The RJ actor and character was handled pretty well. Rockwell does a solid/workmanlike job, in a largely one-note role. The mother is decent in a limited role. And all the other side characters are bad to awful in poorly designed roles. But the film just drags and gets so step-by-step, that I got distanced. It's a good story and decent film, just could have been tightened up and improved.
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One thing that struck me while watching was how similar Jewell and Zimmerman were. Two wanna-be law enforcement losers, who were overzealous when given even a small amount of authority. Then their stories weirdly diverge. Jewell's officiousness actually pays off and he's a genuine life-saving hero but winds up vilified. While Zimmerman overdoes things and kills an innocent person, yet becomes a hero to some. Maybe the difference is Jewell stays within the rules, just insisting on going by the book, which pays off. While Zimmerman goes rogue and disastrously initiates an unnecessary confrontation.


Last edited by gromit on Sat May 09, 2020 6:19 am; edited 1 time in total

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gromit
Posted: Sat May 09, 2020 4:47 am Reply with quote
Joined: 31 Aug 2004 Posts: 8737 Location: Shanghai
Blinded by the Light didn't do much for me. It's likable enough. I liked the Pakistani family dynamics more than anything else in the film. there's a nice moment when the lead character discovers/is let in on the fact that his sister has a Pakistani boyfriend. And he quizzes her sternly, and for a beta or two you don't know if he's going to be object like his father would, or will support her rebelliousness.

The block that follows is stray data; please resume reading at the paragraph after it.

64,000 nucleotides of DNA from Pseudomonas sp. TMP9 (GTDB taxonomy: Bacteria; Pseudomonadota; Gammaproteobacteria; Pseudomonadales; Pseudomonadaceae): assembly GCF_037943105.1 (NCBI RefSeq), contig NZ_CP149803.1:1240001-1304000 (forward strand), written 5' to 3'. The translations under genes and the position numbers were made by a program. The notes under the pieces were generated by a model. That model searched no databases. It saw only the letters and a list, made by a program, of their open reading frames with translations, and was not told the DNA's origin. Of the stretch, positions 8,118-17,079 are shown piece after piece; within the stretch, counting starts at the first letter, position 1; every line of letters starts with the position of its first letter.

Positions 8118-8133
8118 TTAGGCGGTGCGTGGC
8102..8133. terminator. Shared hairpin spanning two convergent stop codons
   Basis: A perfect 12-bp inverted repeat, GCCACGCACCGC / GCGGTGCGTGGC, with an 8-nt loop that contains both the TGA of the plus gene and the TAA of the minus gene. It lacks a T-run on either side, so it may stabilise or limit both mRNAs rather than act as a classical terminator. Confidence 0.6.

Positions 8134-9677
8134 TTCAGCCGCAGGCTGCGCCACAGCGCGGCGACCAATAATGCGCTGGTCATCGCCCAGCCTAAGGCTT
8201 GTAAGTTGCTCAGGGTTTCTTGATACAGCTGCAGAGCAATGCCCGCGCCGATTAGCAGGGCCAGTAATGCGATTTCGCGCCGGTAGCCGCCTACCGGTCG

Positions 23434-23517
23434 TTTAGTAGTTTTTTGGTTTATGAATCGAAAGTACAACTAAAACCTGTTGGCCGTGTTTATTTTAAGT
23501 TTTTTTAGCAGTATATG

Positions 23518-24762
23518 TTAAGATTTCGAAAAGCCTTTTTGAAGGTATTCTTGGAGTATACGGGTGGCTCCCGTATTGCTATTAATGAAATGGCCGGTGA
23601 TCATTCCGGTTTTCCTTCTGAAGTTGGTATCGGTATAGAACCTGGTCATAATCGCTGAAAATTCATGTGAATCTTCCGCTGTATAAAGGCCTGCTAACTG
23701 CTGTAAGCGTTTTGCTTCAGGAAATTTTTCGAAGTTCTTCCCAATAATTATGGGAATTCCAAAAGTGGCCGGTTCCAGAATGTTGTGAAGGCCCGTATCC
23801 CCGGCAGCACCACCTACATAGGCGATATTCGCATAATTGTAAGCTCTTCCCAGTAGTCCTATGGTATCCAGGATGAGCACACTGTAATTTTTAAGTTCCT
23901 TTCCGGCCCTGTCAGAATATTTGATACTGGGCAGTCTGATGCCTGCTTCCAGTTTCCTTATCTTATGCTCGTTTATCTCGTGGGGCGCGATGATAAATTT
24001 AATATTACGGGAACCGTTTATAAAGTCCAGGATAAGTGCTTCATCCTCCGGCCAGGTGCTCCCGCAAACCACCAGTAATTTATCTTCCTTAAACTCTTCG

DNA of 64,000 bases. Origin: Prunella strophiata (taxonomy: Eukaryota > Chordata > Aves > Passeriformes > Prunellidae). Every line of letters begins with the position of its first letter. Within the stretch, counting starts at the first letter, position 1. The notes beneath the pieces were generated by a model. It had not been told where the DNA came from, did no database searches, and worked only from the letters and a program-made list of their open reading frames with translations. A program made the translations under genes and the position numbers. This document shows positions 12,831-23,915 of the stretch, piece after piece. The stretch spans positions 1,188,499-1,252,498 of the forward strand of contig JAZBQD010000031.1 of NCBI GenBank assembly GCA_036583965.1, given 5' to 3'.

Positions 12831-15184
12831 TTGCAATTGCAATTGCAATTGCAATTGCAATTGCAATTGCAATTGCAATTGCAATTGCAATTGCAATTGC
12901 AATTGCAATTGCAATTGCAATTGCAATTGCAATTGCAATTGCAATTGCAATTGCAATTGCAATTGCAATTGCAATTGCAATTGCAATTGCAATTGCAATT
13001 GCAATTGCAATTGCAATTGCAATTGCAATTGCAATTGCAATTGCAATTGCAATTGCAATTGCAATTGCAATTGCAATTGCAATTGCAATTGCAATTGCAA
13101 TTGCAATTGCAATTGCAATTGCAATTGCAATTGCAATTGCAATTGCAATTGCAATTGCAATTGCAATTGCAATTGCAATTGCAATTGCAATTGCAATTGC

Otherwise a lot of the film felt film-ish, without real stakes. All the girlfriend stuff you knew would work out happily. The racism is only mildly threatening and even after the father gets beaten still feels limited menacing. I think this was in the way the film looks, was filmed, and how things move on quickly.
Maybe the film looks to bright and colorful and non-gritty compared to its locale. I felt this way about the film even before they broke into musical numbers at times.

I never liked Springsteen's music and this film helped me understand why. The choruses to his songs are really banal ("everybody's got a hungry heart" and such), while he seems too earnest about the mundane. It seems rather high-school level feelings. And his singing has a weird muffled tone. There's hints of Elvis and Tom Waits but it just comes off as limited.

And a problem in the film is who really cares if the kid gets to see Springsteen in concert or get to Asbury Park (which magically happens via a 10 second speech by his teacher (oh by the way, that essay of yours ... you can go to NJ for free). And the whole film is about how strict these immigrant families are, then suddenly the Sikh buddy also inexplicably comes along for the trip to NJ.

Other issues I had, which maybe were just me. I got confused when this film was. First I thought it was mid-70's, then I went with early 80's by the Flock of Seagulls hairstyles and mentions of Maggie Thatcher. But then it turned out it was 1987. I also thought it was high school. But then it turned out to be a college, which seemed to be like a community college. I got lost in time and place, which perhaps was my attention issues, but seemed the film didn't make that stuff fully clear (at least for me).